Thailand’s economy is still projected to grow at 3.6% this year, driven by tourism and domestic consumption, despite turbulence in the first half of the year and global financial uncertainty, according to the Bank of Thailand (BOT). The BOT governor, Sethaput Suthiwartnarueput, said that with the country’s economic recovery remaining intact, there is little need for stimulus measures, and fiscal and monetary policies should be normalized for stability as inflation risks persist. The BOT’s projected growth this year is close to the country’s long-term growth potential of about 4%.
However, Suthiwartnarueput said the BOT expects the economy to grow 2.9% from a year earlier in the first half, with exports seen down 7.1% year-on-year. The growth is projected to accelerate to 4.3% year-on-year in the second half of the year when exports should rebound 4.2%.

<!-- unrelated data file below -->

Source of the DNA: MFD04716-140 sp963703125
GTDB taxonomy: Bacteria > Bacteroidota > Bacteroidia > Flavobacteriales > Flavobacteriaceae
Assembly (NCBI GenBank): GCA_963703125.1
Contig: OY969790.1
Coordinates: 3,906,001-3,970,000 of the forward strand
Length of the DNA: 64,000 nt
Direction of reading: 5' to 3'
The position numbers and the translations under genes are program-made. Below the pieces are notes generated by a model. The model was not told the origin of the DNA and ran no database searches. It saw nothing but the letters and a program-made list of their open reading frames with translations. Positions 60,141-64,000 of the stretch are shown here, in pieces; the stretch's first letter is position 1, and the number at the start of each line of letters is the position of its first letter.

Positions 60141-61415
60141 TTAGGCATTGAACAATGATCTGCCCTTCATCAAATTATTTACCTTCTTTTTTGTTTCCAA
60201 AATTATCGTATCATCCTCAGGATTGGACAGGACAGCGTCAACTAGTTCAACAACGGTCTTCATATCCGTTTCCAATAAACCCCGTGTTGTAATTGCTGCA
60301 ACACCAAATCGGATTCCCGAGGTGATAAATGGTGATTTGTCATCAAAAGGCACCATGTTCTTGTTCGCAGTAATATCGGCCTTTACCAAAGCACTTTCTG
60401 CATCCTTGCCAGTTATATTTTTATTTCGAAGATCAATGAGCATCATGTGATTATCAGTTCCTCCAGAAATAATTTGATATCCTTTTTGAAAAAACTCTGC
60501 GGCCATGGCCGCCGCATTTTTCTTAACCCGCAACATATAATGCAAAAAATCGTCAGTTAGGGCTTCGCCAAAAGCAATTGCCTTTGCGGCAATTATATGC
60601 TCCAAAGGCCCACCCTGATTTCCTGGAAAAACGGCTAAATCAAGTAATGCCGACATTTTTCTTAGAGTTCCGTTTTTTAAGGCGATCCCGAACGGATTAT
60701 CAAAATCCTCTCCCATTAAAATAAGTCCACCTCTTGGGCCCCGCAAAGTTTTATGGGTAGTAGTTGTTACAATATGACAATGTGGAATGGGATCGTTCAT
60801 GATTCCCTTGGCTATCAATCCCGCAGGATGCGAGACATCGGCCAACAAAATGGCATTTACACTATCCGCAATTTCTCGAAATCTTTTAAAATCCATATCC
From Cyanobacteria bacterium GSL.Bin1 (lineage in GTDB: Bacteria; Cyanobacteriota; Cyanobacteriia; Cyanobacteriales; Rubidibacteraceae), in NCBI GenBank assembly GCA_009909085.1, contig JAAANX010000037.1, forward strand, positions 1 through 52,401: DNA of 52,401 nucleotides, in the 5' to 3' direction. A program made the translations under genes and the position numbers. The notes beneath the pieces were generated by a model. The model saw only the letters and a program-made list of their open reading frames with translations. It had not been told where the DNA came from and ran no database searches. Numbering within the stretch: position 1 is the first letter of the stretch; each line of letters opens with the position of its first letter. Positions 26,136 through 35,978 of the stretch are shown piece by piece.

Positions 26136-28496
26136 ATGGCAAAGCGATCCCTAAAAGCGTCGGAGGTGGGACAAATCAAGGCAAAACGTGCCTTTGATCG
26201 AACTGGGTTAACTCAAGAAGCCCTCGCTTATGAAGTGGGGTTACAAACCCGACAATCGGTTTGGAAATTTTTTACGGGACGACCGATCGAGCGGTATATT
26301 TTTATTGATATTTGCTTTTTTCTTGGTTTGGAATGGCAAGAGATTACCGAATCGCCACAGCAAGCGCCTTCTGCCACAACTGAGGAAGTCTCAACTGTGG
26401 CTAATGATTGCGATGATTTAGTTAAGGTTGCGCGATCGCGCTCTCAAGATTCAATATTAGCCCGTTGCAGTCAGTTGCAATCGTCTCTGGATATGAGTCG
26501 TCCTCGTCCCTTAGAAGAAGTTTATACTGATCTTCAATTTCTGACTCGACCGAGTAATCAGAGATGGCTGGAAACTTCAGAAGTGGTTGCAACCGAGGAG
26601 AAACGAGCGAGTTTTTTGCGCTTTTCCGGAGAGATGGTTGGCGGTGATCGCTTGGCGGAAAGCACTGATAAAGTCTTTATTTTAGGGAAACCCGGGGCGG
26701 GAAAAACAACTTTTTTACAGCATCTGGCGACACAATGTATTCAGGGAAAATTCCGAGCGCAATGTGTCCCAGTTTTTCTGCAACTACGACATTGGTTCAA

The BOT expects the recovery of Southeast Asia’s second-largest economy to be given a boost by a rebound in tourism. It expects 28 million foreign tourist arrivals this year, compared with nearly 40 million in pre-pandemic 2019.
Headline inflation, which cooled to 2.83% in March, is expected to be at 3.3% in the first half and 2.5% in the second half of 2023. The BOT governor said inflation risks remained and needed monitoring.
The BOT raised its benchmark rate by a quarter point to 1.75% last month to curb price pressures. Economists expect a further rate hike when the rate is next reviewed on May 31.
Suthiwartnarueput said the BOT expected to issue rules on virtual banks in the third quarter of this year, delayed from the second quarter.